External differentiation and the question of dominance

The EU has a broad range of affiliations with non-members. EU3D assesses to what extent these differentiated arrangements are associated with dominance.

EU3D is concerned with on the one hand understanding the nature and range of EU’s affiliations with non-members and what these tell us about the dominance. These relations are all based on voluntary cooperation, but the relations are highly asymmetrical. On the other hand, the EU’s external relations have profound internal implications for the EU: through enlargement (incorporating new members) and through its relations with a highly diverse and volatile neighbourhood the EU can so-to-speak ‘import’ diversity and forms of differentiation that increase EU vulnerability and raise the prospects of EU fragmentation.

Norway, Iceland and Liechtenstein are associated with the EU through the European Economic Area Agreement (EEA), as well as a wide range of other affiliations. Switzerland has a system of bilateral agreements. The UK has signed the Trade and Cooperation Agreement with the EU, nevertheless, it is not yet clear what kind of relationship it will have with the European Union over time (and whether the UK will remain united).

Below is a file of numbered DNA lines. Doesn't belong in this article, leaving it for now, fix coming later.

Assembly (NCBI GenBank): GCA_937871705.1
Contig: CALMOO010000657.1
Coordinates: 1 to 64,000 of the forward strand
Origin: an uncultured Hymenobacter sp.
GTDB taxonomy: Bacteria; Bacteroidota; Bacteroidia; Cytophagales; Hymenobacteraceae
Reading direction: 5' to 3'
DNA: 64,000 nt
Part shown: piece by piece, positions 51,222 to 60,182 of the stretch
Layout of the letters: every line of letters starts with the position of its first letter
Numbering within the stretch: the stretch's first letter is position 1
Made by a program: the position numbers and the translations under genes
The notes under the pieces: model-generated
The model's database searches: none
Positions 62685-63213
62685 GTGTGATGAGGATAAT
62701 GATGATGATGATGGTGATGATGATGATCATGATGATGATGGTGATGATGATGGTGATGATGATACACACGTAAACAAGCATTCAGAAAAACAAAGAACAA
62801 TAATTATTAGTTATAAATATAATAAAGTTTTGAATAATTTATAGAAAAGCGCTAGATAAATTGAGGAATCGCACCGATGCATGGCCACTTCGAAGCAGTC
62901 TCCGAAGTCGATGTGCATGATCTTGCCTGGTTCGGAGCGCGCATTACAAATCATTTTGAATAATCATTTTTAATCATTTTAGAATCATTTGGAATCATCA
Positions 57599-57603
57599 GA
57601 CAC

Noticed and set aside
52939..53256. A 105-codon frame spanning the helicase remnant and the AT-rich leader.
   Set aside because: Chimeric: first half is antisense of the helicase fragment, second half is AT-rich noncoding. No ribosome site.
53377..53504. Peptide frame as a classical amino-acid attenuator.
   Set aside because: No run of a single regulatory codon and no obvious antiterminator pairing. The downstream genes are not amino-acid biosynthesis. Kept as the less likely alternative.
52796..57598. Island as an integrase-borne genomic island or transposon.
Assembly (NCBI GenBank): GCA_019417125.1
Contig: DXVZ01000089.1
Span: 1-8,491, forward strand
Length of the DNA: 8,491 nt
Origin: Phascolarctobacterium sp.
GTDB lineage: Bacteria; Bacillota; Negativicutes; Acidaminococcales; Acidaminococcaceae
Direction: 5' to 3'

Non-members have to comply with EU rules and regulations in order to get access to EU programs, including the internal market. EU3D provides a survey of the principles and procedures guiding the EU’s relations with affiliated non-members in order to get a clear sense of the relationship between degree of incorporation and compliance with EU rules and norms. To what extent do these forms of affiliation qualify as forms of voluntary submission where the EU plays the role of hegemon? EU3D examines this with reference to the different types of relationships the EU has with non-members: The relationship with applicant states, especially in Central and Eastern Europe; the EU relations to a post-Brexit UK; and the Union’s relationship to the EFTA states. In addition, EU3D examines the historical records, i.e. conditions surrounding CEE enlargement and the European Neigbourhood policy.

EU3D will compare and contrast the EU with other political systems and regional organisations, such as the US, Canada and ASEAN, to find out if the forms of differentiation-driven dominance that we may find in the EU are unique to it or whether the EU has features in common with other types of political systems.

Research coordinators

Dia Anagnostou

Senior Research Fellow

 

 

Chris Lord

Professor of Political Science

 

 

Sabine Saurugger

Professor of Political Science

 

 

Published June 3, 2021 11:20 AM - Last modified Sep. 1, 2021 10:13 AM